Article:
Muscat: Interest on loans or debt servicing costs for the Omani government is expected to shoot up by 194 per cent this year, mainly due to higher borrowings and an increase in the rate of interest.
The budget proposal projected OMR265 million to be set aside to pay interest on loans this year, against OMR90 million for the budget proposal in 2016.
“The rate is going up and the ratings of the Oman government are declining, which have an impact on the rate of interest,” said Ashok Hariharan, Partner and Head of Tax for KPMG in the Lower Gulf.
In fact, last year the government relied on external borrowings for a major proportion of its debt needs, which allowed the private sector to depend on the domestic market for their funding needs.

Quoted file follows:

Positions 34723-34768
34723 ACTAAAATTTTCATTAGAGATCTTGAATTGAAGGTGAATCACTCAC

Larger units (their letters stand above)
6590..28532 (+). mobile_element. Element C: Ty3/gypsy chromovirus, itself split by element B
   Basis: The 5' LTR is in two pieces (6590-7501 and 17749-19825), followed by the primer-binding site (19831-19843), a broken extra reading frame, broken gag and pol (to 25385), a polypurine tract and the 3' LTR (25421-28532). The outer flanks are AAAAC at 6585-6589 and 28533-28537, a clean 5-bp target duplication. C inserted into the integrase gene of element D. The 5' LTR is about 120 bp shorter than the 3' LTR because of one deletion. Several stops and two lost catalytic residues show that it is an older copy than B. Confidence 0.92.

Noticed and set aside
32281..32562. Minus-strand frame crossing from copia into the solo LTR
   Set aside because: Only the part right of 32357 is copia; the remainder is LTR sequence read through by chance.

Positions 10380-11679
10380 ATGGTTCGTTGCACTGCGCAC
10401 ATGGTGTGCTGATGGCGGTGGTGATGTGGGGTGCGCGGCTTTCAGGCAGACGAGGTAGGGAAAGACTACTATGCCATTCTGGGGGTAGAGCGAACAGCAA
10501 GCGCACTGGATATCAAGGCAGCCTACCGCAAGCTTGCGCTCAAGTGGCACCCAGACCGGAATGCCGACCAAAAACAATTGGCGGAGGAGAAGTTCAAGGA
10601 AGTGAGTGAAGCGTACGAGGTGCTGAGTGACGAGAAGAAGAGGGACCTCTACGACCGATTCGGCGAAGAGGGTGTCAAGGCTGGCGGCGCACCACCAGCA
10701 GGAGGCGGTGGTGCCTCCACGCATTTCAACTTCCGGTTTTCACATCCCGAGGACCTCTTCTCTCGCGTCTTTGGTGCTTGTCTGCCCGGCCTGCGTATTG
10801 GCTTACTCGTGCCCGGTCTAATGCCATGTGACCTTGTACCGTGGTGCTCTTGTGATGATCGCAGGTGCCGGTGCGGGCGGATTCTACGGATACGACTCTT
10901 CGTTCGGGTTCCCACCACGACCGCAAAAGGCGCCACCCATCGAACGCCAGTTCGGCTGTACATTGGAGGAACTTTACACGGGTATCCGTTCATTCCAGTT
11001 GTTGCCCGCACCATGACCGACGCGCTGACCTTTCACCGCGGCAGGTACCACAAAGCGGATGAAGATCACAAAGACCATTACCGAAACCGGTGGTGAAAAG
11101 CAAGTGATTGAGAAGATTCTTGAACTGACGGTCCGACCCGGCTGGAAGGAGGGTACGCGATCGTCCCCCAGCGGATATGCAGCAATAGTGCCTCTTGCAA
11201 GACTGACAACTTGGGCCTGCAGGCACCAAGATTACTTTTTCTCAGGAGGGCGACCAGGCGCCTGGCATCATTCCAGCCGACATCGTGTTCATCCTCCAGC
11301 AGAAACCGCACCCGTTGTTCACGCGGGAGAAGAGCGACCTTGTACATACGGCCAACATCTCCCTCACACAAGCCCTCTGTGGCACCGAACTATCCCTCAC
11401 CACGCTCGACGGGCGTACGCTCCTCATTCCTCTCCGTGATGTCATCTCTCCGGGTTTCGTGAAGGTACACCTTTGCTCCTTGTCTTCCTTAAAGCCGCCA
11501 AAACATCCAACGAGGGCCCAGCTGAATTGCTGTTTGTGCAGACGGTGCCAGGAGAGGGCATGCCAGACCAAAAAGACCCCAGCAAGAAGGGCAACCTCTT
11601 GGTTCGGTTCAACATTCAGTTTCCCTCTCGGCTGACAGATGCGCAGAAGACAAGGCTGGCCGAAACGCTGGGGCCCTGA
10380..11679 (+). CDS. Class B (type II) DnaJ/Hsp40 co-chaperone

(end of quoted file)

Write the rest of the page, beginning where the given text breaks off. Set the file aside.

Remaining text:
In order to plug the deficit, the Omani government issued $4 billion worth of international bonds last year, $5 billion in syndicated loans, $500 million in Islamic bonds and $2 billion from export credit agencies. Further, debt issues accounted for 72 per cent of the total deficit, while the remaining 28 per cent was covered by drawing on reserves.